7 Facts You Should Know About Student Loan Forgiveness Programs
It may be easier to get rid of your student loans than you ever thought possible!
Most Americans use credit cards regularly and there’s growing interest in learning how credit card hacks can help increase a credit score, find the best deal, and earn the most rewards points. Debt.com collected and organized top credit card hacks to help you make the most of those plastic (or metal) cards in your wallet:
Some ways you may be able to get more credit card rewards points or cash back on your purchases include:
Andrew Herrig with Wealthy Nickel shares one of his favorite credit card hacks: He and his wife try to sign up for at least two new cards per year. Some of the best ones he’s found include the Chase Sapphire Preferred® credit card, which offers a 50,000-point sign-up bonus if you spend $4,000 in the first three months after opening the account. For small business owners or entrepreneurs, the Ink Business PreferredSM credit card also has an 80,000-point sign-up bonus if you spend $5,000 in the first three months.
If you travel, you can use your credit card reward points towards airfare (airfare is usually one of the best values as Herrig mentions his family gets about $1.50 per point towards airfare when it’s time to redeem their points). He details one specific trip where his family took a trip buying three tickets with 60,000 points, getting nearly $900 worth of travel for free here. By doing their regular credit card hacking, they haven’t paid for a plane ticket in almost three years.
Max from Tried and True Mom Jobs suggests using one credit card for everything to accumulate all your points with one issuer. Her family uses the Chase Freedom® credit card and earned over $500 last year which they used for Christmas gifts. She outlines how exactly she makes this work on her blog here. This is free money you get — as long as you pay credit card bills off each month and make on time payments.
It may seem self-explanatory, but for credit card hacks to get you more rewards, you have to use them. While credit cards may tempt you to spend more than you have, cash offers zero perks. You can often use cards for things like utilities, daycare, or other things you’d be spending anyways so you can get points on them. By budgeting your dollars and picking the right cards for you, you can use those credit cards to help you get more points or money. Just make sure you can pay what you spend off each month to avoid paying interest.
If there’s a card you’re eyeing with a great sign up bonus, Clint Proctor with The Wallet Wise Guy suggests that you and your spouse or significant other each apply for the same card (rather than just getting an extra card for the other person) so you can both qualify for the extra bonus points. Proctor and his wife use this credit card hack to get twice the sign-up bonus.
For example, with the Chase Sapphire Preferred® credit card mentioned previously, you could both end up getting 50,000 extra points. You may want to stagger your applications, though, so that one of you gets it and then after spending the amount necessary for the first bonus, the other can apply and get the second bonus offer.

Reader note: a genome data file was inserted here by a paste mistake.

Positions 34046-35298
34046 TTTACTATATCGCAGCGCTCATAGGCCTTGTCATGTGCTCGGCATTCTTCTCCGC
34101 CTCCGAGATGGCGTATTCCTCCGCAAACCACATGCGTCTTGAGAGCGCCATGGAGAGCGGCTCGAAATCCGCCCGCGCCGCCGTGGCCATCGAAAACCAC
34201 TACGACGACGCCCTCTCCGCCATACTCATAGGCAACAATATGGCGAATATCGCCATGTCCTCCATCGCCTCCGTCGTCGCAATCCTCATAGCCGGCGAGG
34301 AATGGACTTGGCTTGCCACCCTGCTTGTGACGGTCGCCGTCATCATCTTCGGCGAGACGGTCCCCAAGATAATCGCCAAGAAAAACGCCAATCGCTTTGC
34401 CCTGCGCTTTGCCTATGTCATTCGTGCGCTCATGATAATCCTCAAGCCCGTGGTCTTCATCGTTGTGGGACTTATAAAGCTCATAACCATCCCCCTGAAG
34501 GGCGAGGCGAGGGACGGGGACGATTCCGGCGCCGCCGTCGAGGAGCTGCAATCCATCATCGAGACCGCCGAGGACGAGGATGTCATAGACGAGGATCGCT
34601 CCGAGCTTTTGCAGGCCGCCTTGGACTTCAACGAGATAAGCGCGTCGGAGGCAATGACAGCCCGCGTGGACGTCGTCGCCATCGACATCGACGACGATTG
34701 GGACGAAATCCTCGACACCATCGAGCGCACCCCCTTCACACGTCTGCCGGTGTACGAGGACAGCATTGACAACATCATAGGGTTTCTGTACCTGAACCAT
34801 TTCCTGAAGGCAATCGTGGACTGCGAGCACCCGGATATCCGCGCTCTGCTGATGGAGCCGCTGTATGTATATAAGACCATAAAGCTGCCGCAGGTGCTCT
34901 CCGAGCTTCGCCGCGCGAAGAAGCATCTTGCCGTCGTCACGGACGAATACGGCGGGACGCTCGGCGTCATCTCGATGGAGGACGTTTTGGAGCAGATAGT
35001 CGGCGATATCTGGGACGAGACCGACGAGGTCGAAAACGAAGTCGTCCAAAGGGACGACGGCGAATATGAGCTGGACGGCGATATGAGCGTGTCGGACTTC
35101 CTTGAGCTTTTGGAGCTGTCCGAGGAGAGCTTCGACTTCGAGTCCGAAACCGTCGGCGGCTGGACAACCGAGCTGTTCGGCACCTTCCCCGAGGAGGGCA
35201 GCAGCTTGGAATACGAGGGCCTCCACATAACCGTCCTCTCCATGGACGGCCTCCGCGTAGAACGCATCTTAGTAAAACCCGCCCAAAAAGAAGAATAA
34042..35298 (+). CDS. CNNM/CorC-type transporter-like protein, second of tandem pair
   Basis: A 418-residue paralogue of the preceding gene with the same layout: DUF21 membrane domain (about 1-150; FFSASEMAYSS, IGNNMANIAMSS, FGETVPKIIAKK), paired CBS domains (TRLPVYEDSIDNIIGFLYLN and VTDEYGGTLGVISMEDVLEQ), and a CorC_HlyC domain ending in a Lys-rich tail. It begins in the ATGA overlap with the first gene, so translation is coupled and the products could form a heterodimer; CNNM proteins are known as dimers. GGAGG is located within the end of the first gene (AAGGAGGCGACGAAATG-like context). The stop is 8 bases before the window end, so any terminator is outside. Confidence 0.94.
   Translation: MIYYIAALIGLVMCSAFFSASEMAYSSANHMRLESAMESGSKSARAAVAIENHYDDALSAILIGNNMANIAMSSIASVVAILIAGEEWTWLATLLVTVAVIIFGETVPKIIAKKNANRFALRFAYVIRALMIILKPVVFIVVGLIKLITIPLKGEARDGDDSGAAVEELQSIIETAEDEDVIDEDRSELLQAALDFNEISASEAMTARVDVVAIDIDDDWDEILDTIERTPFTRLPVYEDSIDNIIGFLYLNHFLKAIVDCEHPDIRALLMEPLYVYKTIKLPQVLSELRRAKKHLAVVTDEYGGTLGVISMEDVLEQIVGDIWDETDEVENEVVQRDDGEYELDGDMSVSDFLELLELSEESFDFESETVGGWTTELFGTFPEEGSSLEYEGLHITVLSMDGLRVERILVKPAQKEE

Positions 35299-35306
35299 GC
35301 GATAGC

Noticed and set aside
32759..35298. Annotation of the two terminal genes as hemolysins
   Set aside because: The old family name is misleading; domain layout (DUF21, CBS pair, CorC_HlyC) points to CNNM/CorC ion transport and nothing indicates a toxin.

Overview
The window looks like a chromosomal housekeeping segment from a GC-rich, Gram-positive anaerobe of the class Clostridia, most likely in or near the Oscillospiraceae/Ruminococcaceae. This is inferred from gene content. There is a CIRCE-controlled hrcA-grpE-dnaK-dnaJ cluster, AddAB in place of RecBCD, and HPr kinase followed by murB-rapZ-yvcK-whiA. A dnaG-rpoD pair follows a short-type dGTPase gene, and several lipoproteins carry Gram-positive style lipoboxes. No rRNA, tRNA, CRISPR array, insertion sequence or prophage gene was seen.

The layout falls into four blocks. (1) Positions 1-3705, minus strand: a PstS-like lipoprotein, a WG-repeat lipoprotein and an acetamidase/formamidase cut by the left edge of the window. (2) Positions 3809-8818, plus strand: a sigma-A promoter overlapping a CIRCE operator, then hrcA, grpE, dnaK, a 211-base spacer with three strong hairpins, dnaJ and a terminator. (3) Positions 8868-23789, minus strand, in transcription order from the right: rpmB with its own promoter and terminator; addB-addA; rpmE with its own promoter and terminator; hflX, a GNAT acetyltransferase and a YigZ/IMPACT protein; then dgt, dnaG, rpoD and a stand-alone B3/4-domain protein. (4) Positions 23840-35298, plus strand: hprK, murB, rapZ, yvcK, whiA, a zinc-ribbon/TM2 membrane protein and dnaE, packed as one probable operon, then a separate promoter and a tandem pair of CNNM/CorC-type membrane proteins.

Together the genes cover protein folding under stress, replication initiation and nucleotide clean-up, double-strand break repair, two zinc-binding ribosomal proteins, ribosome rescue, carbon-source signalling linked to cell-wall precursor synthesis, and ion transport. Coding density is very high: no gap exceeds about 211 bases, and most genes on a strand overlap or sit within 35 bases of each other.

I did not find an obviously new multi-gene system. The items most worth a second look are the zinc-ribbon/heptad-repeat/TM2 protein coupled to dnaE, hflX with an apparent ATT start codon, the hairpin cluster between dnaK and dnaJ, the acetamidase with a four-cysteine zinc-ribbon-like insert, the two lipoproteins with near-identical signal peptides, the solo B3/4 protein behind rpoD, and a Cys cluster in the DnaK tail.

The most expert level credit card hackers may have as many as 10 or 20 cards. They use them to truly “work” the system for more value, money, and perks. One credit card guru we chatted with shared the cards in his wallet and what he uses them for:
While this is a more involved way to hack credit cards, it can pay off big. It does require management and tracking to ensure you’re paying attention to hitting numbers to get bonus points and reviewing any annual fees to ensure you’re truly getting the benefits and value from the cards. Starting with one card and working your way up to a more advanced level is a common practice.
You can use your credit cards to save money. Here are some money-saving credit card hacks to keep in mind:
Evan Sutherland, co-founder of Budgeting Couple, notes that by putting your credit cards on autopay your statement balance will be paid off in full automatically every month. This simple hack will force you to use your cards wisely and not charge more than you have available. It will also keep you from losing money by paying credit card interest or getting hit with late fees if you forget to make a payment.
If you’re too nervous to put credit card bills on autopay, at least make sure you set reminders at least to make sure you don’t miss a payment. Missing a credit card payment not only means you pay more, but it can make your credit score drop if you’re more than 30 days late paying your credit card bill.
R.J. Weiss, a Certified Financial Planner and founder of The Ways to Wealth, explains that balance transfers can be a godsend when you have a troubling amount of credit card debt. Doing a balance transfer from a higher interest rate credit card to one with a 0% promotional offer can save you lots of money and help you knock out your credit card debt more quickly.
Weiss reminds cardholders that balance transfers only really work to your advantage if you pay attention to the terms (how long that 0% rate will last and what are the fees to transfer a balance to your new card) and as long as you avoid racking up more debt on the card you just freed up.